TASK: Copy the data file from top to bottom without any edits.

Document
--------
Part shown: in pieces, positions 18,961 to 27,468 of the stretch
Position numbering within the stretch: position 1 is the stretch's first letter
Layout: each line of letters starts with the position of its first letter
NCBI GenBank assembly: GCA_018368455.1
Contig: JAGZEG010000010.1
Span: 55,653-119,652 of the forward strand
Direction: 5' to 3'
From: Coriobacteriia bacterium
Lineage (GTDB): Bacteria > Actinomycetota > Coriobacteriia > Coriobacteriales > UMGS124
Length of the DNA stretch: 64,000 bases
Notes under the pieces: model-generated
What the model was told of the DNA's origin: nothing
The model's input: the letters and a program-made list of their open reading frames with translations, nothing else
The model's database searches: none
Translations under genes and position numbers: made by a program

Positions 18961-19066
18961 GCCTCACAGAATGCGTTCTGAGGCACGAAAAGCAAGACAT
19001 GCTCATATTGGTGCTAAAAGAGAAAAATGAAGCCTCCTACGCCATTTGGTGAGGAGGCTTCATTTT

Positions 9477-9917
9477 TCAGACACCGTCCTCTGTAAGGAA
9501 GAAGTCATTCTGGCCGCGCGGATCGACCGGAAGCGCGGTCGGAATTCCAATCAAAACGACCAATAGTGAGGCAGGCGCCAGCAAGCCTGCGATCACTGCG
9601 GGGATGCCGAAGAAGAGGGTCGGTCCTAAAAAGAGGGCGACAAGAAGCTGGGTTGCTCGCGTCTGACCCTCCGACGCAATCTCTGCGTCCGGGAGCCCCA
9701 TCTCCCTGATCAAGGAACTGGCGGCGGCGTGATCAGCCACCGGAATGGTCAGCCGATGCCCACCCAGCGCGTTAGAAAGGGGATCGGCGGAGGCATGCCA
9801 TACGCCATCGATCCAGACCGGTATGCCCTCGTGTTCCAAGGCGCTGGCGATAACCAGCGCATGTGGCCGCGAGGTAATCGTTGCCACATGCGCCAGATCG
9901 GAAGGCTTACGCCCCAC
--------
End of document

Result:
Part shown: in pieces, positions 18,961 to 27,468 of the stretch
Position numbering within the stretch: position 1 is the stretch's first letter
Layout: each line of letters starts with the position of its first letter
NCBI GenBank assembly: GCA_018368455.1
Contig: JAGZEG010000010.1
Span: 55,653-119,652 of the forward strand
Direction: 5' to 3'
From: Coriobacteriia bacterium
Lineage (GTDB): Bacteria > Actinomycetota > Coriobacteriia > Coriobacteriales > UMGS124
Length of the DNA stretch: 64,000 bases
Notes under the pieces: model-generated
What the model was told of the DNA's origin: nothing
The model's input: the letters and a program-made list of their open reading frames with translations, nothing else
The model's database searches: none
Translations under genes and position numbers: made by a program

Positions 18961-19066
18961 GCCTCACAGAATGCGTTCTGAGGCACGAAAAGCAAGACAT
19001 GCTCATATTGGTGCTAAAAGAGAAAAATGAAGCCTCCTACGCCATTTGGTGAGGAGGCTTCATTTT

Positions 9477-9917
9477 TCAGACACCGTCCTCTGTAAGGAA
9501 GAAGTCATTCTGGCCGCGCGGATCGACCGGAAGCGCGGTCGGAATTCCAATCAAAACGACCAATAGTGAGGCAGGCGCCAGCAAGCCTGCGATCACTGCG
9601 GGGATGCCGAAGAAGAGGGTCGGTCCTAAAAAGAGGGCGACAAGAAGCTGGGTTGCTCGCGTCTGACCCTCCGACGCAATCTCTGCGTCCGGGAGCCCCA
9701 TCTCCCTGATCAAGGAACTGGCGGCGGCGTGATCAGCCACCGGAATGGTCAGCCGATGCCCACCCAGCGCGTTAGAAAGGGGATCGGCGGAGGCATGCCA
9801 TACGCCATCGATCCAGACCGGTATGCCCTCGTGTTCCAAGGCGCTGGCGATAACCAGCGCATGTGGCCGCGAGGTAATCGTTGCCACATGCGCCAGATCG
9901 GAAGGCTTACGCCCCAC